For about two decades now, Sega home consoles have been extinct. If you are 22 years old or younger, it is likely that you have never played (or much less owned) a Sega Home Console. JRPG fans who did own Sega systems back in these systems’ “heydays” know that they didn’t have as many role-playing games as the NES, SNES, and the PlayStation, but the JRPGs that they did have were great, nonetheless.
Thus, today we are ranking the best five JRPGs featured on Sega consoles. Note that some of these games were eventually ported to other systems, and some are available on some of the recent Sega Genesis (Mega-Drive) collections available for download in different modern gaming platforms today.
5. Phantasy Star IV: The End of the Millenium (1993, Mega Drive)
Phantasy Star was Sega’s answer to Nintendo’s Final Fantasy and Dragon Quest games back in the 1980s. True, neither of the latter two franchises (FF and DQ) are made by Nintendo, but for a time (NES to SNES) they were exclusively featured on Nintendo’s hardware.
Phantasy Star IV, as its numbered title implies, is the fourth title in Sega’s popular RPG series, and it was well received in 1993 by critics everywhere. The game holds a 9/10 IGN score. PSIV was one of the best JRPGs that could be played on the Mega-Drive, and one of the reasons to own Sega’s little (if you bought the revised version) black system if you were into RPGs back in the early 1990s.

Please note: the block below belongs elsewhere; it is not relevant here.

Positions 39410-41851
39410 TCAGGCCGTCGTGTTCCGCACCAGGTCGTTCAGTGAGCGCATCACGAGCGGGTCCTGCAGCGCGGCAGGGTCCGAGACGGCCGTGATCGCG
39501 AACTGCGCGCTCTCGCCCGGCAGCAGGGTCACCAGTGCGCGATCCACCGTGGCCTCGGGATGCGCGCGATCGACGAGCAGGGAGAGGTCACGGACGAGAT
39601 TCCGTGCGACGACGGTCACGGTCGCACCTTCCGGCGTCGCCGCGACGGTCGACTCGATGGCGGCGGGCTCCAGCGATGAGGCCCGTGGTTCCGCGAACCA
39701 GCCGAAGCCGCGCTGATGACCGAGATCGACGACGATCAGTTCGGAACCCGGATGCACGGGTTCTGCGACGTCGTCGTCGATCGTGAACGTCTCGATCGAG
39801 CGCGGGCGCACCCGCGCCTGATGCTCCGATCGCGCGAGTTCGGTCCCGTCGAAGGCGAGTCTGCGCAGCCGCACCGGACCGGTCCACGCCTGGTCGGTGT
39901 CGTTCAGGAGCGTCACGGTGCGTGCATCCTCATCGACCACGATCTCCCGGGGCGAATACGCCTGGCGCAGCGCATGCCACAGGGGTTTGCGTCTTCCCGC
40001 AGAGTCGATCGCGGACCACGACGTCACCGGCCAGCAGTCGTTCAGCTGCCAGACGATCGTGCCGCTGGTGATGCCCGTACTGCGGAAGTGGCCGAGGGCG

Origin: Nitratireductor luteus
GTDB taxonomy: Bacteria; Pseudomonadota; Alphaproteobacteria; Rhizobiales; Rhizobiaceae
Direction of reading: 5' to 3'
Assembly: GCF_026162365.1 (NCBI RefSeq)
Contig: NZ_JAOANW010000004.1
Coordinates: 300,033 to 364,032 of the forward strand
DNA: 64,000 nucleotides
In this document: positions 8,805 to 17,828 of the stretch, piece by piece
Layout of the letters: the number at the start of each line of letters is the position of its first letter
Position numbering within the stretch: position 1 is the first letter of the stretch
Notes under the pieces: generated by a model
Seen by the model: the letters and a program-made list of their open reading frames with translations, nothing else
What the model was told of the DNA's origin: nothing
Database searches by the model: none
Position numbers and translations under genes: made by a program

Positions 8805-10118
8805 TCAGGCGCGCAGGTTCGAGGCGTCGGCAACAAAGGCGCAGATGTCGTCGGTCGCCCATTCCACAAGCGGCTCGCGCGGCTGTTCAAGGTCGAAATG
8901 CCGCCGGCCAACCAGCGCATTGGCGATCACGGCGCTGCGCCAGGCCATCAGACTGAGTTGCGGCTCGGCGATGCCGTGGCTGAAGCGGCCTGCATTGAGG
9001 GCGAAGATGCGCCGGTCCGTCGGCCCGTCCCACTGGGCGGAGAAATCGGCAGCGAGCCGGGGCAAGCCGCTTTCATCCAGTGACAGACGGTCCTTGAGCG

Customizable A.I. options for your party members during battles, and sci-fi setting helped Phantasy Star IV to stand out from the Medieval fantasy settings that were popular within the Dragon Quest and Final Fantasy franchises, at the time.
Phantasy Star IV is regarded as one of the greatest RPGs of all time, if it wasn’t for its shoddy translation (which isn’t an uncommon problem for games of this era) the game would be the perfect old-school JRPG experience.
4. Shining Force III (1998, Sega Saturn)
There are two important things that you need two know before diving into this classic: It is incomplete, and it remains one of the greatest games ever made, in spite of being only the first scenario out of three. Shining Force III is never talked about in the same breath as Final Fantasy Tactics due to its (unfinished) state in Western territories, and the fact, that almost no one has ever played it.
Other than that, Shining Force III is a fantastic tactical RPG that everyone with a small fortune should try to play today. The game will cost you anywhere from $650-$700, while a working Sega Saturn is about $300. So, if you have $1,000 to spend on video games, and are JRPG fan, you can’t go wrong with this combination, even if you will never get the finish the full story.
3. Lunar: Eternal Blue (1994, Sega CD/MegaDrive)
Lunar: The Silver Star could easily take Lunar 2’s place here, or the place of any of the other games featured within this list. However, in order to open up some space for other titles I had to settle for my favorite Lunar of the two: Eternal Blue.